Breeding and migratory habitat use in Eastern Whip-poor-will in relation to forest management

Understanding how managed and harvested forests can still provide high-quality habitat for forest birds is key to ensuring both productive forestry operations and sustainable bird populations. We propose to use GPS-tracking technology to study how the Eastern Whip-poor-will (Antrostomus vociferus) uses habitat on its Canadian breeding grounds, during migration, and on the wintering grounds. The Whip-poor-will is designated as Threatened in Canada, and the forestry industry is expected to manage operations to protect Whip-poor-will and its habitat. Forest harvest can maintain the mosaic of open spaces and closed forests that Whip-poor-wills prefer, but detailed information about how these birds use the managed landscape is lacking. The GPS data will allow us to determine timing of use, home range sizes, and how breeding site selection connects to habitat use across the annual cycle. Our results will provide information for more nuanced protection of Whip-poor-will habitat while facilitating productive forestry operations.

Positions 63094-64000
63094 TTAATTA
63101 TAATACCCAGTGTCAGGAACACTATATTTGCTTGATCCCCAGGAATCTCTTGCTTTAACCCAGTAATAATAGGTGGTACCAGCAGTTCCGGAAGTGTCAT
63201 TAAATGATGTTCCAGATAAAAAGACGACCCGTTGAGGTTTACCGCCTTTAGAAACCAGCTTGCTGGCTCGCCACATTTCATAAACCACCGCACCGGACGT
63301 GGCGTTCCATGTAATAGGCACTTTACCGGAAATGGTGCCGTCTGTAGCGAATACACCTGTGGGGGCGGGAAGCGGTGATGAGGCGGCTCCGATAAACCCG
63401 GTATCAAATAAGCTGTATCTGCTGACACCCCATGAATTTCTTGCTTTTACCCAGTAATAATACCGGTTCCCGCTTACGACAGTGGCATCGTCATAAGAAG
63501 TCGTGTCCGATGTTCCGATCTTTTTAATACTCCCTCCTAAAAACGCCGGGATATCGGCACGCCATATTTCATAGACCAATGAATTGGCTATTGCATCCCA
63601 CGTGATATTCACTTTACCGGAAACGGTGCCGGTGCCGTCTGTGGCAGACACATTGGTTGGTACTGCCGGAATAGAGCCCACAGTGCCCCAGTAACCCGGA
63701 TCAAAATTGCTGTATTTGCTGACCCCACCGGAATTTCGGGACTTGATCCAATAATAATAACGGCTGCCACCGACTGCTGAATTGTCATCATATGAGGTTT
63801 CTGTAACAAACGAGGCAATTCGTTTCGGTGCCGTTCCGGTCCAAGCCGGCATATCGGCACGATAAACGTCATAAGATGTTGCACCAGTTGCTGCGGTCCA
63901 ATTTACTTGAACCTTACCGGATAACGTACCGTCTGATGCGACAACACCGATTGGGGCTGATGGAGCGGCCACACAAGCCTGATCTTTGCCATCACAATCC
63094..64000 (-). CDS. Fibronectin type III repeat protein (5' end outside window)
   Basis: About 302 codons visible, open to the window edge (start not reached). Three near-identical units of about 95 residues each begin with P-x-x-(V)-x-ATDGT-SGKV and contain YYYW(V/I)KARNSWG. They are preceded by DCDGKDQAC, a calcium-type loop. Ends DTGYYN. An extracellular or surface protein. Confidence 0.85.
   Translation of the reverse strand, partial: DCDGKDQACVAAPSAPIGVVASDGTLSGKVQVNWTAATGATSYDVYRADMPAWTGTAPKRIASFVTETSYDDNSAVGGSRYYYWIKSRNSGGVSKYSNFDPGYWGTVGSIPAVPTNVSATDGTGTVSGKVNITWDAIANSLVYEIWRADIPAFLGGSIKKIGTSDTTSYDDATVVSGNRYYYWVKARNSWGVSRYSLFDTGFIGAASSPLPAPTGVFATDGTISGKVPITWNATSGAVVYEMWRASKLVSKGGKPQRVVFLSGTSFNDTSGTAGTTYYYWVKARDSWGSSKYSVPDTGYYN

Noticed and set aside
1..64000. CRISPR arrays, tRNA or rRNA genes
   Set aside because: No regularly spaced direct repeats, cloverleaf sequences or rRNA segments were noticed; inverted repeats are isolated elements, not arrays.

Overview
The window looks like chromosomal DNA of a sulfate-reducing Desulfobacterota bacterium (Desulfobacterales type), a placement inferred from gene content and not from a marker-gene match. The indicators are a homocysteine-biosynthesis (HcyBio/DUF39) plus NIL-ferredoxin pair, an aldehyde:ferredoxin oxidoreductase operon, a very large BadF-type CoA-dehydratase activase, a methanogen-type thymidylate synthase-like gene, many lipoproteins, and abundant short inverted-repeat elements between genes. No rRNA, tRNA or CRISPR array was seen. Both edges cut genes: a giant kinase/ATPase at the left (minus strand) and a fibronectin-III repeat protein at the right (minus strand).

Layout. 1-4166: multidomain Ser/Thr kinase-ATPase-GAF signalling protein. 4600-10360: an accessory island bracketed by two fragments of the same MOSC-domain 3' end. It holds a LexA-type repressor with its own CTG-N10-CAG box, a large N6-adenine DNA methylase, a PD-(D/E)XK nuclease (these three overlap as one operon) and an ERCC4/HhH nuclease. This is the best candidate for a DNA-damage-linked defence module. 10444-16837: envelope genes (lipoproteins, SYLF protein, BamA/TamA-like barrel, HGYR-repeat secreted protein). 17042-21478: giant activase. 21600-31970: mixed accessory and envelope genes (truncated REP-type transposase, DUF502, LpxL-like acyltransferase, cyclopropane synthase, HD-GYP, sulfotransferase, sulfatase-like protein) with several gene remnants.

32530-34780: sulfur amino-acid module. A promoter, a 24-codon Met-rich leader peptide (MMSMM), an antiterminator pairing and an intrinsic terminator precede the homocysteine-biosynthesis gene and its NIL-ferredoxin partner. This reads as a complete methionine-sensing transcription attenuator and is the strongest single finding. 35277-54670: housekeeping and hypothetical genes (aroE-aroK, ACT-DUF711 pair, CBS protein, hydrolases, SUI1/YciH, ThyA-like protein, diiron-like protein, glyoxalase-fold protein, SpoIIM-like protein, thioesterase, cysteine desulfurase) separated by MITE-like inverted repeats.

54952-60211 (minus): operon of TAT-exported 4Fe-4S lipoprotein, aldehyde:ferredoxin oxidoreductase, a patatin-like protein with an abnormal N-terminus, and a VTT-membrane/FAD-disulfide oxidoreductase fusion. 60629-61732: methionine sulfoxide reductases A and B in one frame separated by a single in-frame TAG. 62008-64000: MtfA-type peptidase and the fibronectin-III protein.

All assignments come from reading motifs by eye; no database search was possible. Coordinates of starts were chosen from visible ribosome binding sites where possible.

Alicia Korpach
Faculty Supervisor: 
Kevin Fraser
Christina Davy
Project Year: